You got in last night, right?
JO: Yeah, we like being here.
PSH: I kinda want to hang out here for a while. I like that it’s overcast, a little chilly out. I’m like into it.
Have you ever been here before?
JO: Once before for three days, I did a reading at Seattle Rep five years ago.
PSH: You do kind of go from one thing to the next. [While we’re here] we’re going to go to one of the recording places…
JO: Where they have the licensing for Fleet Foxes.
I noticed there are a couple Fleet Foxes songs on the soundtrack. Who’s the fan?
PSH: It was kinda Sue Jacobs, the music supervisor. But I heard them in a coffee shop in LA, and they were thumping in stereo, and I was like, What’s that great song? I found out, and that was a year before we made the movie. So when I was editing the film, I was trying to put together the music, and that kept coming back to me. With Sue Jacobs’s help I started listening to more of their stuff. Their stuff’s really big, emotional…you know what I mean? It’s kind of operatic in its emotion, which is how I think this film is, actually. Though the film’s really subtle and kind of simple, the emotion in it is quite large.
It doesn’t even seem fair to call it a romantic comedy. How would you peg it?
PSH: A tale. You know what I mean? A dream tale. Really, kind of a… Somebody wrote something that was absolutely perfect: “a love story that almost forgot to happen.” Meaning, you’re going to watch this story that almost doesn’t tell itself. And that is what the movie’s like. It’s a romantic comedy that forgets that there’s romance and a comedy. That these people are…it’s hard. It’s not a label movie. I would say it’s a throwback in a way to, er, not in the story, but the kind of movie I watched when I was younger. I remember when I would see films like Save the Tiger or these films with my dad that he would recommend from the early ’70s. It does remind me that—even though when I was making it, I wasn’t so conscious of it—I remember watching movies from that time about men or women or people, ordinary people, these kind of simple, beautiful, really heartfelt things. There’s a poetry to them. I really did think of that.
Do you think there’s something special about this love story? Why this story?
JO: You’ve seen so many love stories. It’s this thing that kind of happens all the time. But relatively speaking, I cannot stand—why does something that’s so universal, that happens so many times, why is it only seen in certain ways and told with certain kinds of people? You know? When it’s something that’s so universal! Me playing Clyde in like almost any other movie, I’d be described as a “Puerto Rican guy” a million times. You don’t hear that once [in Jack Goes Boating ].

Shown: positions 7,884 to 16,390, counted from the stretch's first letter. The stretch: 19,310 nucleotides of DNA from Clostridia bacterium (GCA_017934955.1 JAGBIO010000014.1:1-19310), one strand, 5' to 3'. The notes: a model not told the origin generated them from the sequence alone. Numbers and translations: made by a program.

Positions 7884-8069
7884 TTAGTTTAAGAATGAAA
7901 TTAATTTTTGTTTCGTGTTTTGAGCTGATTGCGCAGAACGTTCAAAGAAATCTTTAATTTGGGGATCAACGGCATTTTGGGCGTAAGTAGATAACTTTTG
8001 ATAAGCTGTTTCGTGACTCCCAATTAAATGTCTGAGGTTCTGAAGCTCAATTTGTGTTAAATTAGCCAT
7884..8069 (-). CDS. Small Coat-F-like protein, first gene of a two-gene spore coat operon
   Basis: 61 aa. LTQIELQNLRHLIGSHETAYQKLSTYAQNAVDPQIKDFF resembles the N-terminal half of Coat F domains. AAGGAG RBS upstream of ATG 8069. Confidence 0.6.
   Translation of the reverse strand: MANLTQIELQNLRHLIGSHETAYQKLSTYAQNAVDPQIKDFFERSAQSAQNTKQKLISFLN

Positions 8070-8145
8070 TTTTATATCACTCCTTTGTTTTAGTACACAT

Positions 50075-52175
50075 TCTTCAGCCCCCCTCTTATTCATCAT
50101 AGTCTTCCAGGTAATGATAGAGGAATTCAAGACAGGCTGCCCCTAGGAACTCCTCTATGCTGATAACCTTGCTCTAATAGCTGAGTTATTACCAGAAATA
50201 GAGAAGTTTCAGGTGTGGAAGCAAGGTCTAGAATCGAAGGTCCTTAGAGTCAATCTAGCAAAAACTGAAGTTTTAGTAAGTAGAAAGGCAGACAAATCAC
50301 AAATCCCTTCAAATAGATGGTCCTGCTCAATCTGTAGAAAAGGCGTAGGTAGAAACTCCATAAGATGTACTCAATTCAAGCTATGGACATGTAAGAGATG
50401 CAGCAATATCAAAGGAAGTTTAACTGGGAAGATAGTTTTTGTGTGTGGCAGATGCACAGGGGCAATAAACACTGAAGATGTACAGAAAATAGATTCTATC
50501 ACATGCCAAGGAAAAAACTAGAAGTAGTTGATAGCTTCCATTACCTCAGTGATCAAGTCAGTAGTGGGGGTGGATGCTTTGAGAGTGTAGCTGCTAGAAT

PSH: No one says that, that’s true. That’s really good.
JO: And I love that. That’s how it should be. I don’t walk around the streets of Seattle proclaiming my Puerto Rican–ness! You know? I love landing here, being calm, taking it in, and people taking me in, and it’s great. That’s how we live life for the most part. This is also everyone in the film and the kinds of people they are. All of us know these kinds of people and these characters, and they’re like not only out there, but they’re the majority of people getting through life, walking down the streets, and they have their own story where they’re the lead protagonist. So that’s why I said this is a story that needs to be told.
And why did you think Philip was the one to direct it? I read somewhere that you kind of encouraged it.
PSH: He did make the first suggestion.
JO: LAByrinth was the theatre company where this all started. We challenge each other to do things we normally don’t do, whether you’re acting and it’s a different kind of role or genre. Phil started directing at LAB, even though he may have always wanted that, for some reason he felt this is the place to do it. I love that. I love challenging each other to do things that are a bit different. So I was like, “You know, you should do it.”
And right away were you like, Yeah! I should direct!
PSH: No, I definitely thought about it. I knew that it’s a big job and I have a lot of respect for the profession of film directing, but in the moment I was like, “Oh yeah, maybe this is the time.” I always thought that maybe—because directing was becoming a bigger and bigger part of my life in the theater, and since I act in film so often—eventually it would bleed over like it did in the theater. So then, I was like, “Yeah, yeah, this is right.” You kind of know this is right. I’m supposed to direct this.